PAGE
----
I wrote a book! Incentivology.

I started this blog 10 years ago, in what was probably the best decision in my professional life. I left my public service job and began what became a whole new career.

Now, with a decade of writing about economics behind me, at the Financial Review and as a freelancer, I’m happy to say that I have had a book published!

Writing it has been a heck of a process.

It started out like this, just a bunch of ideas on the wall.

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And after a lot of hard grind, today it looks like this:

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There were speed-bumps of many kinds. Including a terrifying moment when I tipped water all over my computer a few weeks before the book was due.

Rice didn’t rescue the machine. So I put it in the oven. That seemed to help a little bit and I was able to turn the computer back on.

The big mistake I made was what I did next – blasting it with a hairdryer. I melted half the keyboard and  the “I” key came off completely. I struggled through the end of the book with a warped and wobbly 25-letter alphabet under my fingers.

But it got done, and it got out, and now it is in bookshops, alongside a lot of very serious authors!

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Extracts of the book have been published in the Sydney Morning Herald, Crikey, the Australian Financial Review, The New Daily and at news.com.au. (They’re all different, we’ve practically given away the whole book for free!)

An enormous highlight of the post-publication period so far has been doing a few media interviews about the book. I got to chat on air with Australian media legend Myf Warhurst!

with myf

It’s extremely exciting to have it out there. You can get a copy in most bookshops, or online, through this link: smarturl.it/Incentivology .

Early readers are enthralled!

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Privilege, influence and Outliers

I just re-read Malcom Gladwell’s book Outliers – picking it up again with the goal of cribbing from it what is necessary to write a best-selling piece of pop non-fiction.

While I’m not yet clear on how useful it was in that sense, the book’s contents surprised me. What I vaguely remembered as a tome about the secrets to success is in fact anything but.

Sure, it contains the chapter on the “10,000 hour rule.” But the vast bulk of the book is framed around something far less like “self-help.”

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Gladwell (source: Wikipedia)

The book is really about why people succeed because of circumstances they did not create. My favourite example, the simplest and most arbitrary in the book, is to do with why professional Canadian ice hockey players are disproportionately born in January and February.

Canada groups junior ice hockey players by year of birth, so kids born in January play mostly against kids younger than they are.  At that age, Gladwell explains, a few months makes a big difference. The older kids are naturally the biggest, strongest and most coordinated. They get chosen first, then rewarded for their superiority with more opportunities, more games, more coaching etc. The rest is path dependency.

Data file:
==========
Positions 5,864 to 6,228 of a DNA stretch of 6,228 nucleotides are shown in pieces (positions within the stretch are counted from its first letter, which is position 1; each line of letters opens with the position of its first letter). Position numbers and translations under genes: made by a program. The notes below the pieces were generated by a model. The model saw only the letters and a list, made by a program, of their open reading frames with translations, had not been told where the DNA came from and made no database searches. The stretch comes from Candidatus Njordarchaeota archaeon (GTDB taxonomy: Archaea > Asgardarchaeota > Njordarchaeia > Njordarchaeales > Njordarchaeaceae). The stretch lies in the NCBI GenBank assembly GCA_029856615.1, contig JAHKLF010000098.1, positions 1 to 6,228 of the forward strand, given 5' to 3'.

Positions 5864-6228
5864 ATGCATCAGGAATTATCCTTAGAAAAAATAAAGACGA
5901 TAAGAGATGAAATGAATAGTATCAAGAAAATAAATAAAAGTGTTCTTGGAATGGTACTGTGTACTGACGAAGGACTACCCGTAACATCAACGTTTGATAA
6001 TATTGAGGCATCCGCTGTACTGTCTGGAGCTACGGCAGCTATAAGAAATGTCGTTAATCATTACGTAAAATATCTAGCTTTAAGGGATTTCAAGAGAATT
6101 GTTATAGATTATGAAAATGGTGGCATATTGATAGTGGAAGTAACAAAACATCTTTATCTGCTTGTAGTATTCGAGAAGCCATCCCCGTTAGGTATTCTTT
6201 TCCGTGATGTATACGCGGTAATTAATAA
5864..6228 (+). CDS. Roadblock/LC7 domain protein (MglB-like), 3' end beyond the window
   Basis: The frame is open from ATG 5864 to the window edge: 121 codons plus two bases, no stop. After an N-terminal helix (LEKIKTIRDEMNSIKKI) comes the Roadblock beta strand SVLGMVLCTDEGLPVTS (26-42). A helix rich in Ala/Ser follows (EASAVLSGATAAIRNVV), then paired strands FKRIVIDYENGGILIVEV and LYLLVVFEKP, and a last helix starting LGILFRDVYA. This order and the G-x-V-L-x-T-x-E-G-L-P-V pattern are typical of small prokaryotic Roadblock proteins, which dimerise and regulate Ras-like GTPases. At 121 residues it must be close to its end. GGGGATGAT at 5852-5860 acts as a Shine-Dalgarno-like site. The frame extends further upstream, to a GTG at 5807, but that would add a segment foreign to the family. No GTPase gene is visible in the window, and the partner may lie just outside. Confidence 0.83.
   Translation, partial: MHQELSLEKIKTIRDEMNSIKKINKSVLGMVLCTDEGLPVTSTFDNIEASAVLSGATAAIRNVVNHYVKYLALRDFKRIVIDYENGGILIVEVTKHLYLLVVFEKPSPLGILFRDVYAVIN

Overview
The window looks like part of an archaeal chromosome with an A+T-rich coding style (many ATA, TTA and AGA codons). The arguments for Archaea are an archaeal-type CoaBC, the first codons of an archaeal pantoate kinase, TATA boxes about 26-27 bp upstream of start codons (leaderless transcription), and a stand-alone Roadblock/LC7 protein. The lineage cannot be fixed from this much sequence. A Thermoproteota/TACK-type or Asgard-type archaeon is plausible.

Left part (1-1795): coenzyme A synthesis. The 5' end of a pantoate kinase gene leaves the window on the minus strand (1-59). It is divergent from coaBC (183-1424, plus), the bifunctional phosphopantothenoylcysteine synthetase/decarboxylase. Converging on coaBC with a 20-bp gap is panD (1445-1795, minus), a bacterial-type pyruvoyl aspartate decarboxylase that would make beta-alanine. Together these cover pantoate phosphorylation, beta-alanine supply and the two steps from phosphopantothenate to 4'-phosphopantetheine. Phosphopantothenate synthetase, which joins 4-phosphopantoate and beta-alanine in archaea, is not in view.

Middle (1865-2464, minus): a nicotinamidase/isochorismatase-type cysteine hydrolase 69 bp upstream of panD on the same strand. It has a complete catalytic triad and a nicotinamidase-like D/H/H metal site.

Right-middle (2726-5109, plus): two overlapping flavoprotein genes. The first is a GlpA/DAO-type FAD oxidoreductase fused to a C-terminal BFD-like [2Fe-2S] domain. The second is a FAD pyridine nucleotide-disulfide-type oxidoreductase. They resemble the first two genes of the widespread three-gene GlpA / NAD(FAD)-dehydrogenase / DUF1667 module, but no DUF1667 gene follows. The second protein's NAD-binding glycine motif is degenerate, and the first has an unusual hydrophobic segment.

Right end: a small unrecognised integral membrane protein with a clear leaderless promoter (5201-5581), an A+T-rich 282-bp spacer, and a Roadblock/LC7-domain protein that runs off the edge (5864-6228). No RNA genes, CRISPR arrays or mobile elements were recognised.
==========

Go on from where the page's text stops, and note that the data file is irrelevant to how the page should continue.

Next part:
I like this theory (and not only because as the youngest kid in my year at school I was particularly unsuccessful at sport). It makes an intuitive kind of sense that success is to do with luck as well as talent. For example, while some very dedicated short people have played professional basketball, the luck to be born tall is a big part of your ability to make it in the game. The book is stacked with examples like this.

TIMING?

So the Gladwell book is basically about privilege. It’s about how successful people are the product of a confluence of factors they don’t control. There’s even a fantastic chapter on Gladwell’s own Jamaican heritage and how perceived light-skin tone helped his forebears.

 

Privilege in general, but especially white privilege and male privilege, are some of the hottest and most contested topics these days, this book is pretty much completely about them, and yet it wasn’t swept up in the debate.

‘It’s weird’, I found myself thinking. If this book had come out now it’d be part of a fierce partisan culture war. Gladwell would be reviled in the pages of 4Chan. He’d be a cuck  and an SJW and a whipping boy.

But it came out a while ago and so it missed that.

How, I found myself wondering, did this major book, that sold so many copies, miss the cultural moment so narrowly?

I did what I always do when faced with these sort of questions, and headed to Google Trends (where Google measures interest in various search terms). What I found raised my eyebrows.

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The privilege line kicks up to a new level in around late 2008, early 2009 –  the precise time the book was released. Is it possible, I asked myself, that we’re looking at cause and effect here? Did the book make people more interested in the concept of privilege?

Of course, people were googling the term both before and after the book’s release – but some of the traffic will be completely unrelated to this sense of privilege. (A fair part of it will be people trying to check the spelling).

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A tricky one.

The lift in interest in searches for privilege still needs to be explained. The 2008 US Presidential election and the identity of its winning candidate is definitely a possible explanation for a rising interest in the role of privilege in society at that time. But what makes plausible the attribution of at least some of the lift in interest to Gladwell is the incredible success the book had. Outliers hit number one on the New York Times bestseller list upon debut, and stayed there. It went on to sell over 1.5 million copies and on the way became a sort of cultural touchstone.